REVIEW: One of the sweetest sights in the world is of Santorini, Greece. The whitewashed houses and shops shaped like sugar-cubes cling precariously to sheer dramatic cliffs in many of its villages. The scenery will hypnotize you into finding a comfortable perch at a cozy cafe to sip Nyxteri wine until sunset. It’s no wonder the island is shaped like a fishhook. It grabs your heart and soul – as do all the gorgeous Greek Isles. Santorini, Corfu and Mykonos are three pearls in the chain that should not be missed.
There are so many Greek Isles to enjoy that one of the best ways to see them easily and inexpensively is by cruise ship. Ferries are time-consuming and inter-island flights can be expensive since many of the islands are 100 to 200 nautical miles apart, and even further from the mainland. Princess Cruises has several ships that sail the Greek Isles on seven- to 24-day voyages from May to October.
On Santorini visit Fira, the largest town with dazzling whitewashed houses. You can walk the steep streets from the harbour or take a donkey, but most visitors board the unforgettable cable car ride – at least those who aren’t afraid of heights. At the top, quaint shops, restaurants and cafes line narrow cobblestone lanes. Each one is adorable and inviting selling art, leather and jewelry.
The nearby town of Oia is just as cute and only a 20-minute local bus ride away. It’s a little less riddled by tourists and yet also has quaint cobblestone lanes with spectacular views of blue-domed, whitewashed buildings. Enjoy a casual lunch on a quiet patio overlooking the sea. Try dolmades – delicate parcels of grape leaves stuffed with savory rice and mincemeat, often served with an egg drizzled with lemon sauce. Afterwards visit Kamari, the ancient port of Thera and a popular tourist resort famous for its dramatic black sand beach.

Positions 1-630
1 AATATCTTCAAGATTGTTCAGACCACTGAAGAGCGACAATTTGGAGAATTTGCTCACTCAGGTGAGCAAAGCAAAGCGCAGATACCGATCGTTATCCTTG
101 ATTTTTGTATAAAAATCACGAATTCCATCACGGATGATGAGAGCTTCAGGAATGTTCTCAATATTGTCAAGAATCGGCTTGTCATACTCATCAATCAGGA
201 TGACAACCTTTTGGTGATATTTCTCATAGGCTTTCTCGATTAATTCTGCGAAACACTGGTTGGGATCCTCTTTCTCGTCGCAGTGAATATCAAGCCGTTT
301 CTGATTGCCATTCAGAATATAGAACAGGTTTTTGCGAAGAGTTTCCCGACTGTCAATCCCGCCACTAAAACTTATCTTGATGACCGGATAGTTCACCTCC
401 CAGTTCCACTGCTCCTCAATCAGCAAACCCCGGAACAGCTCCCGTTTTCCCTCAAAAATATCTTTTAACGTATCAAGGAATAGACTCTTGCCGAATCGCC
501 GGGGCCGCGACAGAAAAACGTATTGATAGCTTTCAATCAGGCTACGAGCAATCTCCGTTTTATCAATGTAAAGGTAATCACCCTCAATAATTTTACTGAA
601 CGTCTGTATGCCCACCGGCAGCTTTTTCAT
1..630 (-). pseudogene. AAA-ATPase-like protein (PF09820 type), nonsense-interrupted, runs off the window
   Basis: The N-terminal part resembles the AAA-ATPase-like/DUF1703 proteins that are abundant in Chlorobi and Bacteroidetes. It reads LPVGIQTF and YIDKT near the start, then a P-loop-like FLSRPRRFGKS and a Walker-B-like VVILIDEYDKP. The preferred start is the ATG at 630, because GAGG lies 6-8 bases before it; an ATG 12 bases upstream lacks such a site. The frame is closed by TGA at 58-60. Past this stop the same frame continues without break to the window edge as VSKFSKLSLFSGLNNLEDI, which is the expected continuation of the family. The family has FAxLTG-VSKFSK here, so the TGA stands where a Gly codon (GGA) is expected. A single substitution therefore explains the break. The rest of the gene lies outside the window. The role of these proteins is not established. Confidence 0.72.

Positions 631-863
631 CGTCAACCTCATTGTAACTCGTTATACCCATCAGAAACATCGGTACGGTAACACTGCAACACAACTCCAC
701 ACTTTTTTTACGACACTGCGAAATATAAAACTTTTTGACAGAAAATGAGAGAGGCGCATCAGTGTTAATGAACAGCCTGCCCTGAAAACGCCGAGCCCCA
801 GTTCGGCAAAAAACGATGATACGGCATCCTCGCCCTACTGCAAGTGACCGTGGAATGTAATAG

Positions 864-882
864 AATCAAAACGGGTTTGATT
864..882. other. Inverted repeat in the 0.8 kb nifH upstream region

The island of Corfu is lush, fertile and covered in olive trees. The old town has a beautiful garden zone called Spianada, ideal for strolling. The pretty arcaded terrace resembles the Rue De Rivoli in Paris. Narrow, winding streets feature tiny squares, richly decorated churches and a large English cricket pitch dating from the time of British rule. For gorgeous scenery, visit the cliff-top villages of Paleokastritsa and Kinopiastes. And when you’re hungry, try Pastitsio, a baked dish of minced lamb followed by Koum Kouat liquor, a local specialty.
The island of Mykonos offers a charming labyrinth to explore. Its narrow streets lined with cubic white houses and shops were designed specifically to confuse invaders. Today the area lures tourists to the jewelry and souvenir shops and irresistible restaurants and cafes. At night, the clubs and bars are where young travellers from around the world mix and mingle.
One of the most beautiful icons on Mykonos is the Paraportianai church. It has five churches united by a graceful arched bell tower. Four chapels form the base and the fifth church is on top in a central domed roof.
Mykonos is also known for its famous windmills that capture the strong winds from the Aegean Sea. Few people leave Mykonos without having their photo taken in front of these picture-postcard icons.
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